Traditional defense mechanisms for fighting against automated fake account infiltration in online social networks are victim-agnostic. Even though victims of fake accounts play an important role in the viability of subsequent attacks, there is no work on utilizing this insight to improve the status quo. We propose to incorporate predictions about victims of unknown fakes into the workflows of existing defense mechanisms. We investigate how such an integration could lead to more robust fake account defense mechanisms. We demonstrate also use real-world datasets to demonstrate that predicting victims is feasible.
-  Integro: Leveraging Victim Prediction for Robust Fake Account Detection in Large Scale OSNs, Yazan Boshmaf, Dionysios Logothetis, Georgos Siganos, Jorge Lería, Jose Lorenzo, Matei Ripeanua, Konstantin Beznosov, Hassan Halawa, Elsevier Computers and Security Journal, accepted with minor revisions, November 2015 pdf
-  Thwarting Fake OSN Accounts by Predicting their Victims, Yazan Boshmaf, Matei Ripeanu, Konstantin Beznosov, Elizeu Santos-Neto, 8th ACM Workshop on Artificial Intelligence and Security (AI-Sec), Denver, CO, November 2015. pdf slides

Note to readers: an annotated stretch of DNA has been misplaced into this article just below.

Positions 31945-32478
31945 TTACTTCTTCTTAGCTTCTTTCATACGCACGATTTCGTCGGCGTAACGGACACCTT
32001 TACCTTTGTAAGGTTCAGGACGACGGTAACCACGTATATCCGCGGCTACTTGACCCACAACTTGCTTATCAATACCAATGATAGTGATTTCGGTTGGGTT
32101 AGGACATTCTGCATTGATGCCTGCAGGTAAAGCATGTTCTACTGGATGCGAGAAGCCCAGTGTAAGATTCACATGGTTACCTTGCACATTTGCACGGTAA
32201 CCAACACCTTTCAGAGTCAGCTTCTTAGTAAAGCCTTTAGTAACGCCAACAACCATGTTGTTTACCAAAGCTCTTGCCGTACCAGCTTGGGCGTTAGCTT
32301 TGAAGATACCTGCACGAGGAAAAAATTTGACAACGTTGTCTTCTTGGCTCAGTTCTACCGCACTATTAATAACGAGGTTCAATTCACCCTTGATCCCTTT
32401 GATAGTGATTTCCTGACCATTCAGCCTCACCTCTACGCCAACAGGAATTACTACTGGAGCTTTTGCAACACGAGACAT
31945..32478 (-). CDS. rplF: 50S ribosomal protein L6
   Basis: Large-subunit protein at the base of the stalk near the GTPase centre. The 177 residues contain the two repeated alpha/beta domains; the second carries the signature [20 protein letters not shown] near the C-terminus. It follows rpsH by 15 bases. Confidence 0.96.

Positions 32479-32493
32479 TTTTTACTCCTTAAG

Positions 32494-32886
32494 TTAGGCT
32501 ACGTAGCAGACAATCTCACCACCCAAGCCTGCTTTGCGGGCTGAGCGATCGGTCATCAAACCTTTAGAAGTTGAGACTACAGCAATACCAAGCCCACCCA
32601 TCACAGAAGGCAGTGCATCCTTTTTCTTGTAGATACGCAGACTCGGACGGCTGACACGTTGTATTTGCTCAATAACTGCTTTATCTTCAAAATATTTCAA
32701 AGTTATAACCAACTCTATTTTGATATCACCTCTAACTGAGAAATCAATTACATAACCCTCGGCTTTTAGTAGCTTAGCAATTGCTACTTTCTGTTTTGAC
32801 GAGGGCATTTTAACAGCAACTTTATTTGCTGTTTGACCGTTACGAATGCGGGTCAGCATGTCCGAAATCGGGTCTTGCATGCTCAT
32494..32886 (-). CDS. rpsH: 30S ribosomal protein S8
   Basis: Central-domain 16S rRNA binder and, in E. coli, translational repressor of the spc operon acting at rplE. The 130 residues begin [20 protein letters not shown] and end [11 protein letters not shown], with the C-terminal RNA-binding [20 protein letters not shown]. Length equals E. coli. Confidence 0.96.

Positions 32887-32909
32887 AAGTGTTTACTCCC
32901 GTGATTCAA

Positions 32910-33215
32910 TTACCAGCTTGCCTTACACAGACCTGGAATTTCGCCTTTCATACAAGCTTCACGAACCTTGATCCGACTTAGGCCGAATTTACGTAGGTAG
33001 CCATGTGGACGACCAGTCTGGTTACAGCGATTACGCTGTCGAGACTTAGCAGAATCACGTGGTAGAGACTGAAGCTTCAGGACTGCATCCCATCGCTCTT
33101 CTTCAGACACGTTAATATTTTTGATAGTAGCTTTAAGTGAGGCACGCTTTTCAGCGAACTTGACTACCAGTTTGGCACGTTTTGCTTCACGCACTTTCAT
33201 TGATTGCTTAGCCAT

-  Integro: Leveraging Victim Prediction for Robust Fake Account Detection in OSNs, Yazan Boshmaf, Dionysions Logothetis, Georgios Siganos, Jorge Leria, Jose Lorenzo, Matei Ripeanu, Konstantin Beznosov, 2015 Network and Distributed System Security (NDSS) Symposium, February 8-11, 2015, San Diego, CA (acceptance rate: 50/305=16.3%) pdf slides
-  Graph-based Sybil Detection in Social and Information Systems, Yazan Boshmaf, Konstantin Beznosov, Matei Ripeanu, 2013 IEEE/ACM International Conference on Advances in Social Networks Analysis and Mining ASONAM, Niagara Falls, Canada, August 2013. (acceptance rate: 13%, best paper award) pdf Technical Report
-  Design and Analysis of a Social Botnet, Yazan Boshmaf, Ildar Muslukhov, Konstantin Beznosov, Matei Ripeanu, Elsevier Computer Networks, Special Issue on Botnet Activity: Analysis, Detection and Shutdown. pdf
-  Key Challenges in Defending against Malicious Socialbots, Yazan Boshmaf, Ildar Muslukhov, Konstantin Beznosov, Matei Ripeanu, 5th USENIX Workshop on Large-Scale Exploits and Emergent Threats (LEET'12), collocated with USENIX NSDI’12, San Jose, CA, April 2012 (acceptance rate: 18%). link pdf slides video
-  The Socialbot Network: Are Social Botnets Possible?, Yazan Boshmaf, Ildar Muslukov, Konstantin Beznosov, Matei Ripeanu, ACM Interactions Magazine, March-April 2012, pp45-46 pdf